As I was going through Twitter, I came across a cool site called Storybots. I have heard about it in the past, but never really had the time to explore it. Storybots is an easy to use websites for teachers and parents to use with their elementary aged students. It gives you an opportunity to make your own videos starring "you" and the Storybots. Simply upload a picture of yourself and provide a name and a parent / teacher's email address and you are off and running. This would be a great tool for students to use to summarize a book that they read.

If you are not so interested in creating your own videos because your kids aren't old enough or you don't have enough computers, there are always the other resources on the site. There is an ABC Video series that teaches students about each letter of the alphabet. There is a Behavior Game that kids can play to learn proper behaviors and have better manners. If you are an elementary teacher, you may even want to check out the free Activity Sheets for students to use to color and learn at the same time. Finally, there is a section where you can create your own book!

After checking it out with my 3 year old son, he highly recommends it!  Check out this video he liked on the letter "A":

Presidents versus.....Aliens????

Now that the election is over, how do we recapture the attention of our history students? A good friend of mine, who is a history teacher, alerted me to a game called Presidents versus Aliens. There are two versions of the game, one is free and the other in 99 cents. The object of the game is to answer as many questions correctly about past US Presidents as possible. When you get the question right, you get the chance to "flick" the President (just like the game Angry Birds) to destroy aliens, who are hovering over famous US Landmarks!

When you have destroyed all of your aliens, you get the chance to "earn" Presidents to your profile. When I played the game, I found a variety of challenging questions, which would be useful to make learning History more fun. From my past experience, I would say that this app would be a great tool for late middle school and high school students.

As a side note, when I played...I went 4 for 4. Thanks Mr. Hatfield!

Surprising Trends in the World of Education

A few weeks ago, I read that schools were buying more iPads than PC's. Apple has always had a position in the educational realm, but why? After viewing this infographic (shared with me by one of my regular subscribers. Thank you Tess!), I began to realize that this trend stems way beyond a school's technology budget. Apple's influence is becoming a social trend.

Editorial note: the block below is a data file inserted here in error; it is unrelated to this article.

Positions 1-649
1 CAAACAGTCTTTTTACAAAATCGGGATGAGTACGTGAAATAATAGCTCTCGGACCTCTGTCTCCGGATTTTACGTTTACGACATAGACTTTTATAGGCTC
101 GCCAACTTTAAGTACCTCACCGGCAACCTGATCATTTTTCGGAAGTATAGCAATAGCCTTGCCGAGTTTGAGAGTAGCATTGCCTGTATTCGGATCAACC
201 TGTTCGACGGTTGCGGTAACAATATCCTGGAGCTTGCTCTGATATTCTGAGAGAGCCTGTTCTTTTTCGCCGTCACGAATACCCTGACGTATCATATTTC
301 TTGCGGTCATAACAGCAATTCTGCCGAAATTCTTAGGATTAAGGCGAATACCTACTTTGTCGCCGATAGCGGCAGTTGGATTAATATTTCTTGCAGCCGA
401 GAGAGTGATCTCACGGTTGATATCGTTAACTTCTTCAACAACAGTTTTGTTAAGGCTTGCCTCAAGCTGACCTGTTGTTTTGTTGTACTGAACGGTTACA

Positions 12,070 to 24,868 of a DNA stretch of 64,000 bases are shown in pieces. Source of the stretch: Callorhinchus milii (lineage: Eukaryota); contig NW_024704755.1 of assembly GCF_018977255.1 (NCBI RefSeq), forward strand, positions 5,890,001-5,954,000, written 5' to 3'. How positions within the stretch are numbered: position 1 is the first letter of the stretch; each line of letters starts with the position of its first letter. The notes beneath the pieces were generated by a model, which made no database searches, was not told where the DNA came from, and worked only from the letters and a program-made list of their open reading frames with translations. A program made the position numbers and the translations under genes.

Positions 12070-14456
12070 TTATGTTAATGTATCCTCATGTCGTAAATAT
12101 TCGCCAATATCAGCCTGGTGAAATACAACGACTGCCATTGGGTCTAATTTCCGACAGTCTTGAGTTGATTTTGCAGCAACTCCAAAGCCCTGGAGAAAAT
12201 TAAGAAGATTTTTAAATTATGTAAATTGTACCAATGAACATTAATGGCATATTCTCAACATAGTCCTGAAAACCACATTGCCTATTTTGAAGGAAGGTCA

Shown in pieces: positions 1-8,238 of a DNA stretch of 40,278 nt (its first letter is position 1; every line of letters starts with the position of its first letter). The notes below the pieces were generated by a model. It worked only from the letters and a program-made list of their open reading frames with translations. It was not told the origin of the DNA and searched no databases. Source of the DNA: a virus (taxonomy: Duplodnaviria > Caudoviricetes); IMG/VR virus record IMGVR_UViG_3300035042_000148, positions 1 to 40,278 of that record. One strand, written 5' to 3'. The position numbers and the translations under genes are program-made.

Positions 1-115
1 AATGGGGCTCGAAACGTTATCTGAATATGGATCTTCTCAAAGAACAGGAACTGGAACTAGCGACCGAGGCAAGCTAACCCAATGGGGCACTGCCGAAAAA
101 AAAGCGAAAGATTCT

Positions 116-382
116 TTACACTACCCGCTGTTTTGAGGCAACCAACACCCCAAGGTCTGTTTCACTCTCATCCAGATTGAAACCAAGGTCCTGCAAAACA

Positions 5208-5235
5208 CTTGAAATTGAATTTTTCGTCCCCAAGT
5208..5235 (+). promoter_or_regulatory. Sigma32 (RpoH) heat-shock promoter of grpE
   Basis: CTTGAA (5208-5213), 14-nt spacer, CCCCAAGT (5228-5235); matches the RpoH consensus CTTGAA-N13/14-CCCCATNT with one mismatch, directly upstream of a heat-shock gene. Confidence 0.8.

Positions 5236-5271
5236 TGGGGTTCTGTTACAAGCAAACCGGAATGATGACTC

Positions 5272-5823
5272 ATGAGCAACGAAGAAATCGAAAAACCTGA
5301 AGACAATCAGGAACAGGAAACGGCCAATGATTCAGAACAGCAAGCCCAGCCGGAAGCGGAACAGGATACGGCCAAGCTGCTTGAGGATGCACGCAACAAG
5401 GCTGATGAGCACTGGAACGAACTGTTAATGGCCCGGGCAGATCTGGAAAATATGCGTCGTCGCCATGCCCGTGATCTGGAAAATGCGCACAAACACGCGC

According to research from the Pearson Foundation, 55% of schools are allowing students to bring in their own devices to school. You hear about more and more schools going to a BYOD (Bring Your Own Device) model, but does this work in education? I worry about kids who come from poverty, who actually do not have a cell phone. They do still exist.

The attitudes of our students are shifting too. According the Pearson Foundation, 87% of high school students believe that tablets, like the iPad, have an educational purpose. Perhaps this is why more schools are turning to Apps and the iTunes store to purchase their instructional tools. These students are not turning to Apple when buying their laptops. Only 14% of them do. 

Apple isn't the only company impacted by this trend. According to this infographic, there are almost 4,000 Android devices available to consumers in the market. The trend seems to be mobile learning. Take a look at this graphic and you may be surprised by the trends that you see! 

Our iPads Section is Slowly But Surely Coming Along!

A few months ago, I announced that I would be focusing on adding more articles on iPad Apps to Learn - Lead - Grow's website and blog. Several months later, I would like to announce that our new section of the website and blog is coming along. Check out apps that will help you in your classroom!

As always, if you have suggestions for apps that are free and would help students learn, please contact me! I appreciate the number of messages I receive on a daily basis from all of my followers! Without you, this blog would not be possible! Thank you!

No Keyboard for Your iPad? Dictation Made Easy

Yesterday I was sitting in a waiting room, using my "waiting" time as a chance to complete some of my "homework" (I am currently enrolled in an Instructional Technology Certificate program). As part of the class, we had to read a few articles and provide a written response on a discussion board. I jotted down my answers in the spiral notebook that I brought with me to later type on my PC. Then my mind started thinking...hmm...there has to be a better way.